The way I picture warp drive working, is that a ship carries its own inertial reference frame along with it inside the warp bubble. So if a ship at warp fired a phaser forward I would expect that the beam - while inside the "warp bubble" - would travel at C away from the ship, just like relativity predicts. But where things get confusing for me is predicting what would happen after the phaser beam passes through the warp bubble and enters a different reference frame.
, if I understand correctly you are saying that even once outside the warp field, the phaser beam will be observed to move at C away from the ship (from the ships pov).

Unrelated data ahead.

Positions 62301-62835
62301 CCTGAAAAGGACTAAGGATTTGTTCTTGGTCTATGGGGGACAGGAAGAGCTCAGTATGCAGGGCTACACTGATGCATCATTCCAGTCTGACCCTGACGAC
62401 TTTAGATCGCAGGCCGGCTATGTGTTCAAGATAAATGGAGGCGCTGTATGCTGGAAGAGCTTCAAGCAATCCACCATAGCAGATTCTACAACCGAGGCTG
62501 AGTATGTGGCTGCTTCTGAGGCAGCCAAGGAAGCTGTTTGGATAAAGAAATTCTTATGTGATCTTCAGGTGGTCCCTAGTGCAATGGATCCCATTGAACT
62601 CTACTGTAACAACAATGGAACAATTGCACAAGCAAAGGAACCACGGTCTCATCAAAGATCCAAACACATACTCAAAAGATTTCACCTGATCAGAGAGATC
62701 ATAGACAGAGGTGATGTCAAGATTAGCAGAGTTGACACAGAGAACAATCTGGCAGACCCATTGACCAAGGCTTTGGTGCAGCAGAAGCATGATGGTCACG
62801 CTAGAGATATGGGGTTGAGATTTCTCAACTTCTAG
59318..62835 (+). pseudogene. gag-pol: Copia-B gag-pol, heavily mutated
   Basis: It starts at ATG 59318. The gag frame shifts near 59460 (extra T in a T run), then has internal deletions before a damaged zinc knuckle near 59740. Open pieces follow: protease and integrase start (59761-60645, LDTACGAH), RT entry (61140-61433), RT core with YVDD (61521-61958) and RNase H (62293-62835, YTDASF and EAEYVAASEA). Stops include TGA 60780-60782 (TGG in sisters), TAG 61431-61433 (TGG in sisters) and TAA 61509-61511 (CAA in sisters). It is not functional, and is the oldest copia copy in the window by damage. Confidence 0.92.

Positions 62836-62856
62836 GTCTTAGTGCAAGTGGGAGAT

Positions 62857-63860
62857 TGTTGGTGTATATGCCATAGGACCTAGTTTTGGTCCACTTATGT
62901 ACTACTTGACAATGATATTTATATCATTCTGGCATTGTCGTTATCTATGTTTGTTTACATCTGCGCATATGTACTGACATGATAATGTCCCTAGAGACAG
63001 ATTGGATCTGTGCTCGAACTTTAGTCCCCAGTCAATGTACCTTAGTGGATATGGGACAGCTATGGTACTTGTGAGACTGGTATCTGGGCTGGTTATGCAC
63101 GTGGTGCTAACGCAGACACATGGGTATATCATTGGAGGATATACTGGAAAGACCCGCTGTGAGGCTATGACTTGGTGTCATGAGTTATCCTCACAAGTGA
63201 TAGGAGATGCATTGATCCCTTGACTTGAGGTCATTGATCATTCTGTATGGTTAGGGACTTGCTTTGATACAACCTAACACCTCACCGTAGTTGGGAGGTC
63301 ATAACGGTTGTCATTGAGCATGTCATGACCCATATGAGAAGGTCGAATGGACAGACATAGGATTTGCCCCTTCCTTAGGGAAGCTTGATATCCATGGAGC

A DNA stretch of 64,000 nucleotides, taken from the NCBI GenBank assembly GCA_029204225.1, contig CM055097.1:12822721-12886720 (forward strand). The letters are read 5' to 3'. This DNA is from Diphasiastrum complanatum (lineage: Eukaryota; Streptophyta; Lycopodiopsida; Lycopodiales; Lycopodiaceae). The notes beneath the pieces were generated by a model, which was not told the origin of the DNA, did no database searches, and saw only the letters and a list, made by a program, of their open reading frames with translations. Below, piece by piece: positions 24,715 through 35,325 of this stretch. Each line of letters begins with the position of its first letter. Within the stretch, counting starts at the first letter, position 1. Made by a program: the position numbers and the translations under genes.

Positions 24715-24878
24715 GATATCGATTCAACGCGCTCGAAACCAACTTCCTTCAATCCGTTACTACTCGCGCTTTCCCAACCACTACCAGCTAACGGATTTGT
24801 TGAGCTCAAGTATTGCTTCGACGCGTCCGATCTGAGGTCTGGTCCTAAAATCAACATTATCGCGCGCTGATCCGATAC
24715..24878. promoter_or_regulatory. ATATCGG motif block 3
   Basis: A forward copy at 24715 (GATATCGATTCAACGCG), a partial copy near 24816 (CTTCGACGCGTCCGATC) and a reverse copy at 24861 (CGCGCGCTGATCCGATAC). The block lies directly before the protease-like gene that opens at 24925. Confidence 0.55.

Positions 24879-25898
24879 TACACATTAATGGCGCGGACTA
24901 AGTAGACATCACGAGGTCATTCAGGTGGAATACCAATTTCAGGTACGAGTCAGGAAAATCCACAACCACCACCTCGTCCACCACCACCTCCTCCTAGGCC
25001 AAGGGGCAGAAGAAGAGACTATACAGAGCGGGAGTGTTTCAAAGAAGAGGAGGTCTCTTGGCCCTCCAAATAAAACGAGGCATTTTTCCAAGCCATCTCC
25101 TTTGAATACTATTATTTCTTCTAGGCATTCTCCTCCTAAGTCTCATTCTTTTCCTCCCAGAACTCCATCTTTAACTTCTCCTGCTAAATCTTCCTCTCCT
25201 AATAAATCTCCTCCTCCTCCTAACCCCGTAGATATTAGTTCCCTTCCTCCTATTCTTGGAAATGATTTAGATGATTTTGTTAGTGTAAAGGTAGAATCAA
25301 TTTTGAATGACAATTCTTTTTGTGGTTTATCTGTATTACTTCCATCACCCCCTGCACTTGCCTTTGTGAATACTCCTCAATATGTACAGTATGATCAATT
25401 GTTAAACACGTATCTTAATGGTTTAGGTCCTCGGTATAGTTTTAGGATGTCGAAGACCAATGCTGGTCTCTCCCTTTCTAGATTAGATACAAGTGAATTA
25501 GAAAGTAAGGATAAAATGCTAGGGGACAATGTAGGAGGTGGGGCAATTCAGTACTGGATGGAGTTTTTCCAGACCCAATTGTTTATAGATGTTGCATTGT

The problem I have with that is this: Imagine that you have a radio transmitter at point A and a receiver one light-year distant at point B. Lets say that as soon as the transmitter emits a radio signal, a ship at point A goes to warp and travels toward point B. Since you say that even a ship at warp will observe light outside the warp bubble as traveling at C, this means that even if the ship is traveling, say, warp 9, the ship will not catch up with the radio signal. So how long does it then take the ship to travel from A to B?